"The way of water has no beginning and no end," we're told twice in director James Cameron's bloated $400 million "Avatar" sequel, which premiered this past weekend.
And with a three-hour-and-15-minute runtime, plus 20 minutes of front-loaded coming attractions, it might seem that way to numbed audiences checking their watches to measure how much longer the bombastic action will last.
Thirteen years after James Cameron introduced us to the exotic planet-sized moon Pandora in 2009's record-breaking "Avatar" feature, fans can now return to the tropical world in a cliche-ridden, overlong sequel that is a striking milestone in technical achievement but fails to soar past its predictable narrative.
Produced by 20th Century Studios, "Avatar: The Way of Water" stars Sam Worthington, Zoe Saldaña, Sigourney Weaver, Stephen Lang and Kate Winslet. The eclectic cast also includes Michelle Yeoh, Cliff Curtis, Joel David Moore, Edie Falco and Jemaine Clement.
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Chronicling the continuing saga of ex-soldier Jake Sully and his blue-skinned Na'vi family, "Avatar: The Way of Water" opens with a major exposition dump. Jake's intrusive voice-over brings us up to speed regarding his fruitful clan and the second invasion of the "Sky People," with their decelerating spaceships torching verdant forests in one of the film's more stunning but short-lived sequences.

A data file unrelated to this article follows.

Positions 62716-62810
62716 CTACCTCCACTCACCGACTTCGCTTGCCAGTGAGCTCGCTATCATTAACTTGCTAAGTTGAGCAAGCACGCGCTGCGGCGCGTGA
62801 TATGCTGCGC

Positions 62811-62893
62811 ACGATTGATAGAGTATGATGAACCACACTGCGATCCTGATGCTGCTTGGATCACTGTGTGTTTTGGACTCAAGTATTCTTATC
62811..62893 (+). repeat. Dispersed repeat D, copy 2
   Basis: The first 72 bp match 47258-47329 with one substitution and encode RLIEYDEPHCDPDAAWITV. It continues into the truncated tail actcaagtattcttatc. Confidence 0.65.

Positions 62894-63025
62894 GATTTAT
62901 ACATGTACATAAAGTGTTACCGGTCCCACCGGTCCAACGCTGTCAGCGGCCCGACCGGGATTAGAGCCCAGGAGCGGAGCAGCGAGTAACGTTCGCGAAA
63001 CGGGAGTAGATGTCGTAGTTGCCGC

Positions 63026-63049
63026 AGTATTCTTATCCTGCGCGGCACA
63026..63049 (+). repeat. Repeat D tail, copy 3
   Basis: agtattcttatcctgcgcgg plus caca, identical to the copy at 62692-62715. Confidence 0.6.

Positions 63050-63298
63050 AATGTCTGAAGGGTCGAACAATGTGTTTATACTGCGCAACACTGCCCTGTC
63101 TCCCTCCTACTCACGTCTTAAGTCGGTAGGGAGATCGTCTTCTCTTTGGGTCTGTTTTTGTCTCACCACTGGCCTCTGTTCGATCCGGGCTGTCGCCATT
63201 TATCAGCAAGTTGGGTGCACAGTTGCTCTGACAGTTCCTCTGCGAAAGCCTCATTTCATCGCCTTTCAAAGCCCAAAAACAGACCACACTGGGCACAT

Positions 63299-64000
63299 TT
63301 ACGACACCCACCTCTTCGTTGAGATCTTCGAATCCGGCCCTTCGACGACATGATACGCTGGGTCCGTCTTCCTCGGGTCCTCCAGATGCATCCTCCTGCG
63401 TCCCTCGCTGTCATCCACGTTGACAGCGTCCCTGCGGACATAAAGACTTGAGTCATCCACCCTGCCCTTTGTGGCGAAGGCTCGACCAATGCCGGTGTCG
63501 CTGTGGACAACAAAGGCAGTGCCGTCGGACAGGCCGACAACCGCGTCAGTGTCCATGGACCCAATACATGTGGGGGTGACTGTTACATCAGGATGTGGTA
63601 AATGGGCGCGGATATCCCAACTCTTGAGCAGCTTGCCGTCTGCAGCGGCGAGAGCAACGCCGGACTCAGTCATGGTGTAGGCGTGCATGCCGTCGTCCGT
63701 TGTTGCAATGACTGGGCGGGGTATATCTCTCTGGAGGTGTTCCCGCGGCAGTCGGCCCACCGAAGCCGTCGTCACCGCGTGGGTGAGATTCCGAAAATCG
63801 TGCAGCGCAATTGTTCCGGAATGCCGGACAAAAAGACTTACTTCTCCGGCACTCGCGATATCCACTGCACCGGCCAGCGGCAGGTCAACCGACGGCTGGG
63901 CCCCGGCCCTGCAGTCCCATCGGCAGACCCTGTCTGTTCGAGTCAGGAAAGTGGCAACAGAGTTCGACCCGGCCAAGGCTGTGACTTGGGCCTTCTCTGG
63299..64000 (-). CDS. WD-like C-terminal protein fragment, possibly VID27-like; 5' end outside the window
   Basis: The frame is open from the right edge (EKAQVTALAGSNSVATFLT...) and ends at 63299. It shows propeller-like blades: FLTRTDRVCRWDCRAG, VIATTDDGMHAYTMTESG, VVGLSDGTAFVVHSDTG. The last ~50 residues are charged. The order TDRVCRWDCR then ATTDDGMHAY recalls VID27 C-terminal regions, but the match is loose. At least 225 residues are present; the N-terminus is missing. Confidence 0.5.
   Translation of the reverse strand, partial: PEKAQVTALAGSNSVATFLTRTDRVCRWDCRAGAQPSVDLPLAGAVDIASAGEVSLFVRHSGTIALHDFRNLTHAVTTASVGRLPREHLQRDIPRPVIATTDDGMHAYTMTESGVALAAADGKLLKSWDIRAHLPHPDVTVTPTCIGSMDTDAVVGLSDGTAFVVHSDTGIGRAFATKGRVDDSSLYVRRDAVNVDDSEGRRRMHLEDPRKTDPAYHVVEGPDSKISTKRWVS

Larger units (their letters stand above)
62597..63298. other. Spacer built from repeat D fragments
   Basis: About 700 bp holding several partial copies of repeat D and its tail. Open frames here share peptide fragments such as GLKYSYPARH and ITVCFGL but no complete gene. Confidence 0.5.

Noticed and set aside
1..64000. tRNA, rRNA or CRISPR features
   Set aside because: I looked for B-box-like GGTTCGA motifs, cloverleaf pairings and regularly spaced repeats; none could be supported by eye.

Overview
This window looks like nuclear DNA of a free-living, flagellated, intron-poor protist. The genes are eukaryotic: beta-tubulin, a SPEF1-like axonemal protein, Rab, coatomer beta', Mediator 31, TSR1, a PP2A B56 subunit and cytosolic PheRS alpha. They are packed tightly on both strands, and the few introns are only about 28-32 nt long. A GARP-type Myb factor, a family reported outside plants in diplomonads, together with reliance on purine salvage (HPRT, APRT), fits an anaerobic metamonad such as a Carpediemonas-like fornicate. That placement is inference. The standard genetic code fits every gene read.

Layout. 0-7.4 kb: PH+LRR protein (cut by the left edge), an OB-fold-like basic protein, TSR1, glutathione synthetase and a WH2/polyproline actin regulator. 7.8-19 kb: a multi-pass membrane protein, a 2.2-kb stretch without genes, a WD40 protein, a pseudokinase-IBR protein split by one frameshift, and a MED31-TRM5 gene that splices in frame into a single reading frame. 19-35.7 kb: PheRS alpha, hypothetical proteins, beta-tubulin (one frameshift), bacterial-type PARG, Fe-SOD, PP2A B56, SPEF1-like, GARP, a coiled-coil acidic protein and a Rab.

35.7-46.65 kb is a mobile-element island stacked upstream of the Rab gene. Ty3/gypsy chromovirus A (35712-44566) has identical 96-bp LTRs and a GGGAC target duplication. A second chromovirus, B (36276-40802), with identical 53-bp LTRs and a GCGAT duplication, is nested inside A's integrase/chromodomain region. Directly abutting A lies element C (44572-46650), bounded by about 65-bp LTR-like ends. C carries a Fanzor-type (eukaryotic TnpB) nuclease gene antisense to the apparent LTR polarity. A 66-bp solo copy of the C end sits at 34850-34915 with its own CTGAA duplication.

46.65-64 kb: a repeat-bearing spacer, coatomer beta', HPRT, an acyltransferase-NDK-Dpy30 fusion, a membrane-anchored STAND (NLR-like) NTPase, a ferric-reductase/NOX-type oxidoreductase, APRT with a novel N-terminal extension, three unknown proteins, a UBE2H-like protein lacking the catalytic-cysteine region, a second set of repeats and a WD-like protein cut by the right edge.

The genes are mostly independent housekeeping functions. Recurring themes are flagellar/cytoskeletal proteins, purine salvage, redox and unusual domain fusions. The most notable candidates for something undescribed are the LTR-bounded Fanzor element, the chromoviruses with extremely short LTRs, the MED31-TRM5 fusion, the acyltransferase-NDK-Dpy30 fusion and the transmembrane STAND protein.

Jump forward one year and the humans have established a sprawling industrial complex called Bridgehead City, where the revenge-fueled Colonel Quaritch's recombinant clone now commands a marine unit of avatars designed to hunt down renegade chieftain Jake Sully.
When Jake becomes the target of a concentrated extermination effort, he and his family flee the hovering Hallelujah Mountains to seek sanctuary with the reef-dwelling Metkayina tribe that exists in the moon's remote cluster of islands. There they must learn the aquatic lifestyles of the green-tinted faction while engaging in adult bonding and teenage struggles and courtship.
Much of the film's waterlogged middle section fails to advance the plot but does provide breathtaking underwater scenes of majestic and transcendent beauty. Here is where Cameron's unique vision is fully realized in its serene and sometimes violent depiction of colorful plant life and sea beasts on a strange, fascinating alien world.
This second act proves to be little more than a placeholder and a chance to immerse audiences in the digital splendor beneath the waves until Quaritch and his mercenaries learn their whereabouts and charge toward their quarry in an awesome hovercraft gunship equipped with mini-subs and crab-walking mechs. A final showdown between the united forces of natives and Quaritch's gung-ho assassins provides some exhilaration during the protracted yet satisfying climax.
One gnawing aspect of the all-too-familiar screenplay by Cameron and his co-writers Rick Jaffa and Amanda Silver, from a story they concocted with Josh Friedman and Shane Salerno, is its constant use of current-day phrases like "Show me the money," "I've got this," and "Booyah!" We doubt any of these 21st century favorites will still be uttered 150 years from now. Perhaps this is picking nits, but it's grating nonetheless.
Is it a classic situation of too many acolyte cooks spoiling the cinematic broth, or just the inability of the soggy script to rise above tired themes and plot contrivances to bring the storyline up to the lofty heights of its extraordinary eye-candy visuals?
"Avatar: The Way of Water" might not be to everyone's liking, but it absolutely offers a chance to be embraced and transported by the detailed worldbuilding of Cameron and his creative team, which deftly delivers in its presentation of pure spectacle.
And perhaps that's sufficient for its ultimate success in today's global theatrical environment. After all, we're not in Kansas anymore!
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